26/02/2018 13:37 GMT | Updated 28/02/2018 16:44 GMT

Note Left On Ambulance Thanks Emergency Services For Saving Lives

'Please do block our street and parking spaces if needed!'

A paramedic has publicly thanked a kind stranger who left a note on an ambulance thanking the emergency service team for “saving lives day in, day out”.

The note, which urged the ambulance to block the street or parking space if needed, was passed on to advanced paramedic Vinny Romano in Morecambe Bay, Lancashire.

It reads: “Without people like you, we would not know what to do! So thank you! Really, thank you.

“You, along with the other emergency services, truly are our unsung heroes. Stay safe, well fed and watered and warm. I hope more people realise how invaluable the ambulance service is. Sincerely, a thankful member of the public.”

On 22 February, Romano took to Twitter to thank the member of the public who had left the note. “I’m sure this is a more accurate representation of what the public really think,” he added.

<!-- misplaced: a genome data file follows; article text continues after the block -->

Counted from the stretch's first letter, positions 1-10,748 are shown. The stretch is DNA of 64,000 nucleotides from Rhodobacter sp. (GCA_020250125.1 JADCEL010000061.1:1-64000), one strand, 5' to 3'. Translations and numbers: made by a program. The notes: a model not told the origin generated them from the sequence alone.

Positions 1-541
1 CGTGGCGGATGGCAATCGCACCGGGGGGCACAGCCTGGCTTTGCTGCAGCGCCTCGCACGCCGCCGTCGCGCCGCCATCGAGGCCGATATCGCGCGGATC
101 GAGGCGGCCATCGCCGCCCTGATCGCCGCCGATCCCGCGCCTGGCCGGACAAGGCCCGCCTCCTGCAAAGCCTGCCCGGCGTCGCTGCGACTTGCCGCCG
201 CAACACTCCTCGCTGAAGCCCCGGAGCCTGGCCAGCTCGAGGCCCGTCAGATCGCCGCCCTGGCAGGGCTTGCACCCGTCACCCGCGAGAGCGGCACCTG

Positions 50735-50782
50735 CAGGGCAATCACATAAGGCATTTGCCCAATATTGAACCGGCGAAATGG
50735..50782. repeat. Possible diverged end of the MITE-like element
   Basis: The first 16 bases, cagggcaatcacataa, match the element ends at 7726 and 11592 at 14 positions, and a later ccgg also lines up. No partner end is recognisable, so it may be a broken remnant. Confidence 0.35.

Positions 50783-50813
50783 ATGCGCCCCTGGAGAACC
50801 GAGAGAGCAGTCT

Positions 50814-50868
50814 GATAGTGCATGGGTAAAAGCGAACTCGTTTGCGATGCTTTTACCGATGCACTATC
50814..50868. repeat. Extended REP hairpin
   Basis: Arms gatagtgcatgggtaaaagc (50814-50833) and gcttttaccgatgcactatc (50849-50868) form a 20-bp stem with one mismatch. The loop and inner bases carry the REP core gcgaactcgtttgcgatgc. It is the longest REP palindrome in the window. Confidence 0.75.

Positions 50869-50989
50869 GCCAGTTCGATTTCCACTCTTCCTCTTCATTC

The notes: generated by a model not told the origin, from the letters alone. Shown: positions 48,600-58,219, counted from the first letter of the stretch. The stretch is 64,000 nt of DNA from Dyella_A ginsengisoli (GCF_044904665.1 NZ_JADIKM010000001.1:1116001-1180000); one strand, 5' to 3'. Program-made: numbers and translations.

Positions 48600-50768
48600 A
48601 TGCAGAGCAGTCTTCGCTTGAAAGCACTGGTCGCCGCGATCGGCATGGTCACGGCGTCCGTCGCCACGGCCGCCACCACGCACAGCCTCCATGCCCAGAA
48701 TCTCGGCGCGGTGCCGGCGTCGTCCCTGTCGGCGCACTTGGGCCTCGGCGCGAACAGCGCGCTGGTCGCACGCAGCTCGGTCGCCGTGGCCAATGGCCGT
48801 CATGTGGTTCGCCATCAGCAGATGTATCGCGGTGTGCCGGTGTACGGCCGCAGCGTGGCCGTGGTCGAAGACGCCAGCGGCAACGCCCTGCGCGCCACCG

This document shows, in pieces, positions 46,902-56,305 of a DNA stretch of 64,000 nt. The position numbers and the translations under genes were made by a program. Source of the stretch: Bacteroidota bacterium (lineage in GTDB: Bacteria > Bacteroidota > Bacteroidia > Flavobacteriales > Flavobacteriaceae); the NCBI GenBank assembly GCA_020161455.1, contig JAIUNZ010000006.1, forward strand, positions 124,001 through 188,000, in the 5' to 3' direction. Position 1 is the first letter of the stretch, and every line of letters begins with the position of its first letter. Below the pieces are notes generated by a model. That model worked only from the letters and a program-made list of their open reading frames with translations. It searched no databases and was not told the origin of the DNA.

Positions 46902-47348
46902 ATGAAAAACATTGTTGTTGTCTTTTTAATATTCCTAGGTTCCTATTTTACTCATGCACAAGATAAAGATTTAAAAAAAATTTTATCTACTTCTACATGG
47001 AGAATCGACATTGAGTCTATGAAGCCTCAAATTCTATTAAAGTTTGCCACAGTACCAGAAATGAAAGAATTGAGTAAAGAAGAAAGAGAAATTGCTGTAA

His tweet alludes to the case of 26-year-old Kirsty Sharman, who pleaded guilty to a public order offence after leaving an abusive note on an ambulance last week.

The aggressive note read: “If this van is for anyone but number 14 then you have no right to be parked here. I couldn’t give a shit if the whole street collapsed. Now move your van from outside my house.”

Sharman is also said to have yelled abuse at paramedics, who were responding to a patient in cardiac arrest. She has since been ordered to pay a £120 fine, a £30 victim surcharge, and £135 court costs.

Unlike Sharman’s message, the latest note struck a chord with the public for the right reason and Romano’s tweet has received more than 600 favourites.

Lexi Wardle commented: “Whoever wrote this nailed it.” Another Twitter user, Peter, added: “Such beautiful handwriting to express such beautiful sentiments.”

Speaking to HuffPost UK, Romano said the service has received a number of nice gestures recently, including a stranger who paid for an ambulance driver’s petrol.

“It’s a tough job sometimes,” he says. “The crews work long hours and don’t get many breaks, so it’s nice that the public are thinking of us.”

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